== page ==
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A+ programing language

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dakota dodson

on 12 October 2012

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Transcript of A+ programing language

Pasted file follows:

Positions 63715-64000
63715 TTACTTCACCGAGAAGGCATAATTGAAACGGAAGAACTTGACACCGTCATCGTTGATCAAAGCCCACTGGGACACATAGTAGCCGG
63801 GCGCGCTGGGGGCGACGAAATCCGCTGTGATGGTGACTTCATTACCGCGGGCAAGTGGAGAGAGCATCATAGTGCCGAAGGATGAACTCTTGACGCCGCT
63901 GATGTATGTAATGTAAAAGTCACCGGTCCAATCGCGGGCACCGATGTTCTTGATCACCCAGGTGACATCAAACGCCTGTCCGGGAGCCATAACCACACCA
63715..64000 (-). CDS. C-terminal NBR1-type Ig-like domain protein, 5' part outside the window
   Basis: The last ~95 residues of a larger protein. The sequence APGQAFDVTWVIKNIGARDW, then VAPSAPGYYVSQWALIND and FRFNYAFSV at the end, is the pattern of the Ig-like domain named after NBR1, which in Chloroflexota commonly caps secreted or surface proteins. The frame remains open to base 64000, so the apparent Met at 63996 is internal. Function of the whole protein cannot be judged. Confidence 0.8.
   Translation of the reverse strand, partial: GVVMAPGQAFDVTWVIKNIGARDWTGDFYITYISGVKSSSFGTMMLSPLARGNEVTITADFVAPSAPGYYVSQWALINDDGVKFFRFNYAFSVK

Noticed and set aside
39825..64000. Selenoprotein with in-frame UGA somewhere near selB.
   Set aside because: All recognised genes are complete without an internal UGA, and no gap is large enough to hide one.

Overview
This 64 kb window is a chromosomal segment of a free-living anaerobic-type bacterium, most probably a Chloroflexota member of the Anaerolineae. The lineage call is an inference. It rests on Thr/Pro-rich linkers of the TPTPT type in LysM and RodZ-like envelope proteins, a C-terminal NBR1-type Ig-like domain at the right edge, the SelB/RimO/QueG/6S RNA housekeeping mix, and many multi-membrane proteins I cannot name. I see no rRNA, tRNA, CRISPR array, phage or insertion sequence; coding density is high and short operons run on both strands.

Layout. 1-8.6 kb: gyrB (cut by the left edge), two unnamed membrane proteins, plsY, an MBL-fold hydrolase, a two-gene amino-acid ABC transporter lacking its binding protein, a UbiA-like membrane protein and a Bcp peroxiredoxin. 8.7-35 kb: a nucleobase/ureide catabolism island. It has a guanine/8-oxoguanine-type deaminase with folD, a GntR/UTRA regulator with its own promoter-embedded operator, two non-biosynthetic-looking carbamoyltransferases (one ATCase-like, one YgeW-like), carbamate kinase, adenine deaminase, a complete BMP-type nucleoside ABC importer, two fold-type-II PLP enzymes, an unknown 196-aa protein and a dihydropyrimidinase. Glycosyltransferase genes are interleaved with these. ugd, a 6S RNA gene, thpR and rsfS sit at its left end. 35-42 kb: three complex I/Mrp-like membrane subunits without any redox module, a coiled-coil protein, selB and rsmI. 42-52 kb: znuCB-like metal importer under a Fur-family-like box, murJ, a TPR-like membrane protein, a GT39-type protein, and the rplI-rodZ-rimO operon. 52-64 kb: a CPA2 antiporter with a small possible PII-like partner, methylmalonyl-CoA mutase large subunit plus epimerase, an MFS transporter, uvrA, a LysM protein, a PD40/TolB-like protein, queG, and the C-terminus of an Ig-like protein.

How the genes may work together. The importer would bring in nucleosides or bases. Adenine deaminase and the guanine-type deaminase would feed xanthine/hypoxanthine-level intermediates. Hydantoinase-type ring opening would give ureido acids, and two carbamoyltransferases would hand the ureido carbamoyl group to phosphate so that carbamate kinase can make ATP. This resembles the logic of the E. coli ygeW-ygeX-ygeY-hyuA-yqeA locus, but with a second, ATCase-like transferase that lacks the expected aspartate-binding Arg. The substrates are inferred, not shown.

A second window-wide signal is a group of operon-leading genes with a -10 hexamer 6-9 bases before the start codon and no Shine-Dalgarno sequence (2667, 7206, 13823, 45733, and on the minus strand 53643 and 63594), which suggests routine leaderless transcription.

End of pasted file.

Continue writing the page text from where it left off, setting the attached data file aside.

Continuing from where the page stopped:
A+ programming language A+ is a dialect of APL, and offers some extensions, such as a graphical user interface and inter-process communication, as well a module for storing and loading objects (functions, variables, and dependencies) and even a built-in database system. Any dyadic (two-argument) function can be called using infix notation, which takes a little getting used to, especially with the right-to-left no order-of-operations precedence rules The language uses a healthy subset of the crazy hieroglyphs included in APL, and requires a special font for properly displaying the special characters. It's also possible to use one of two ASCII-based modes when programming in A+, but where's the fun in that? Another feature A+ adds is the ability to set up dependencies between variables, so when a depended-upon variable is changed, the dependent variable changes as well. This allows for spreadsheet-like or reactive programming, with barely any effort. Actually, combined with the graphical display capabilities, you could actually pretty easily implement a spreadsheet in A+ if you felt like it. A+ is a high-level language with a large number of primitive functions for manipulating arrays of data. It was created in 1988 at Morgan Stanley by Arthur Whitney, after he decided that none of the existing APL implementations would be suitable for their purposes.
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